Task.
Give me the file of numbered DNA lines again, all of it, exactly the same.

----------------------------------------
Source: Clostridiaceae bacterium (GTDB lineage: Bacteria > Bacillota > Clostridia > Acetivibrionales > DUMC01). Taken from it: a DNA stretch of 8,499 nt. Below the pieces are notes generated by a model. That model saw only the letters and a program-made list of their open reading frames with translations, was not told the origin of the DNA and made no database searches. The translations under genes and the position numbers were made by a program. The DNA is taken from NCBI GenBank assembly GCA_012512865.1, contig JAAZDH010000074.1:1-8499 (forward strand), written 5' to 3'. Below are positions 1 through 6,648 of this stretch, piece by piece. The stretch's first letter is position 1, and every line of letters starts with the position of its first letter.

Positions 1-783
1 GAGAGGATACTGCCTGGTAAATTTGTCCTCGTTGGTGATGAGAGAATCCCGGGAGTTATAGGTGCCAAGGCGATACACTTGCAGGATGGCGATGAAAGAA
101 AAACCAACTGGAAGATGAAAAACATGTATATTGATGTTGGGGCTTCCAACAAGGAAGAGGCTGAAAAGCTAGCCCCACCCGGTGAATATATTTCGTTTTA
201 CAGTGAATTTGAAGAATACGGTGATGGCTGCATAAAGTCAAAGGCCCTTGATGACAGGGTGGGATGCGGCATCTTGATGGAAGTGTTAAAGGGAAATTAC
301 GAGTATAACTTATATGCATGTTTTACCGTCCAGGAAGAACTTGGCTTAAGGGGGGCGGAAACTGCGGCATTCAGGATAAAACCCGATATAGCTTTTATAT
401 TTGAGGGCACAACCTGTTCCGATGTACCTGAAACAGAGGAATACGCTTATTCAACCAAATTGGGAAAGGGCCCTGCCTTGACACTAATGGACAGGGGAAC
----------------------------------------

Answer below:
Source: Clostridiaceae bacterium (GTDB lineage: Bacteria > Bacillota > Clostridia > Acetivibrionales > DUMC01). Taken from it: a DNA stretch of 8,499 nt. Below the pieces are notes generated by a model. That model saw only the letters and a program-made list of their open reading frames with translations, was not told the origin of the DNA and made no database searches. The translations under genes and the position numbers were made by a program. The DNA is taken from NCBI GenBank assembly GCA_012512865.1, contig JAAZDH010000074.1:1-8499 (forward strand), written 5' to 3'. Below are positions 1 through 6,648 of this stretch, piece by piece. The stretch's first letter is position 1, and every line of letters starts with the position of its first letter.

Positions 1-783
1 GAGAGGATACTGCCTGGTAAATTTGTCCTCGTTGGTGATGAGAGAATCCCGGGAGTTATAGGTGCCAAGGCGATACACTTGCAGGATGGCGATGAAAGAA
101 AAACCAACTGGAAGATGAAAAACATGTATATTGATGTTGGGGCTTCCAACAAGGAAGAGGCTGAAAAGCTAGCCCCACCCGGTGAATATATTTCGTTTTA
201 CAGTGAATTTGAAGAATACGGTGATGGCTGCATAAAGTCAAAGGCCCTTGATGACAGGGTGGGATGCGGCATCTTGATGGAAGTGTTAAAGGGAAATTAC
301 GAGTATAACTTATATGCATGTTTTACCGTCCAGGAAGAACTTGGCTTAAGGGGGGCGGAAACTGCGGCATTCAGGATAAAACCCGATATAGCTTTTATAT
401 TTGAGGGCACAACCTGTTCCGATGTACCTGAAACAGAGGAATACGCTTATTCAACCAAATTGGGAAAGGGCCCTGCCTTGACACTAATGGACAGGGGAAC